Posted by Susan Doll on October 20, 2008
I’ll bet as soon as you read the title for this post and saw the dancing box of popcorn, the tune from this famous snack-bar ad began running through your head. Expect it to stay there for a few days! I have been singing “Let’s all go to the lobby . . .” for a week, ever since I ran across an article about the making of this famous bit of Americana. I discovered that the ad was produced by a Chicago company called Filmack Studios, and puffed up with hometown pride, I decided to investigate.
“Let’s All Go to the Lobby” ( “LAGTTL” ) is probably the most famous example of a theater “snipe.” In exhibition lingo, a snipe is anything other than a trailer that plays before the feature, so commercials, cell-phone warnings, and snack-bar reminders are examples of snipes. An older definition of the term from the world of advertising and marketing refers to any additional sticker that is placed over an existing poster or announcement to add more or updated information. I love learning trade jargon for various industries, and when I found out about snipes, I was hooked on learning more about “LAGTTL.”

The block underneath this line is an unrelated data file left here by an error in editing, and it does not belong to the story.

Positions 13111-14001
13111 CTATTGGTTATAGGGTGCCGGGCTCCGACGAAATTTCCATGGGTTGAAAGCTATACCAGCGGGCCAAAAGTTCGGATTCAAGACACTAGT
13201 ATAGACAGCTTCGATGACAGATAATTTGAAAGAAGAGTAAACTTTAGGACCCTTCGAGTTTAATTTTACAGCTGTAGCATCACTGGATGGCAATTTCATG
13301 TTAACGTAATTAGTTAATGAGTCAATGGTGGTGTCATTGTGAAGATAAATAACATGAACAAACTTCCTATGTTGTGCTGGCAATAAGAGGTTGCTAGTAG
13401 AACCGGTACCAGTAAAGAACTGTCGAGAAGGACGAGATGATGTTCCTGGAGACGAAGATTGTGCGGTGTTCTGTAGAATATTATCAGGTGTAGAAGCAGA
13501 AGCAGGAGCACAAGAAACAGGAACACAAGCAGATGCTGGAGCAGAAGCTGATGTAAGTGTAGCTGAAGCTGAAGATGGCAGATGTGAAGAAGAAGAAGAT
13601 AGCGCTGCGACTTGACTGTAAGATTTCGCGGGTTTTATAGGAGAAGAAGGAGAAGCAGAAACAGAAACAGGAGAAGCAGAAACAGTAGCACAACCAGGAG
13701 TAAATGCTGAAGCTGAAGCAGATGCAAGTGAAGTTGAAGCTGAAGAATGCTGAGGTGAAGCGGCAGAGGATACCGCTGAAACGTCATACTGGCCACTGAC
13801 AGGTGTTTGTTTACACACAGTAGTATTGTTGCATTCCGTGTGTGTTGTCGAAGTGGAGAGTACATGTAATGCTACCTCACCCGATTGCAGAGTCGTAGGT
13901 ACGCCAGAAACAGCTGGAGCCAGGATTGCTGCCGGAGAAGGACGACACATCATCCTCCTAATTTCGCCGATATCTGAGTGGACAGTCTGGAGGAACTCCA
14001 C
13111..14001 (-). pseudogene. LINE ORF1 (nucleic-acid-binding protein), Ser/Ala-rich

The exact date for the debut of this famous snipe is a mystery. Robert Mack, who currently runs Filmack, knows the trailer was being sold as early as 1957, so that date is often used as its release date. However, “LAGTTL” may have been produced as early as 1953, at least according Bijou Bob on his blog site “Matinee at the Bijou.” Irving Mack, owner of Filmack Studios, hired Dave Fleischer of Fleischer Brothers fame (Betty Boop, Popeye, Koko the Clown) to help him with “LAGTTL.” Together, Mack, Fleischer, and some of the staff animators produced the 37-second Technicolor ad, with its crowd-pleasing figures of the dancing popcorn, soda cup, candy box, and hot dog. Most forget that the ad features another image, that of a 1950s-style family selecting their goodies at the snack bar as the background singers harmonize “The sparkling drinks are just dandy . . . the chocolate bars and the candy.” The old-fashioned charm of the innocent imagery perfectly matches its simple, upbeat jingle. The animation is colorful, and the figures are rendered in a pleasant style, while the mood is joyous and lively.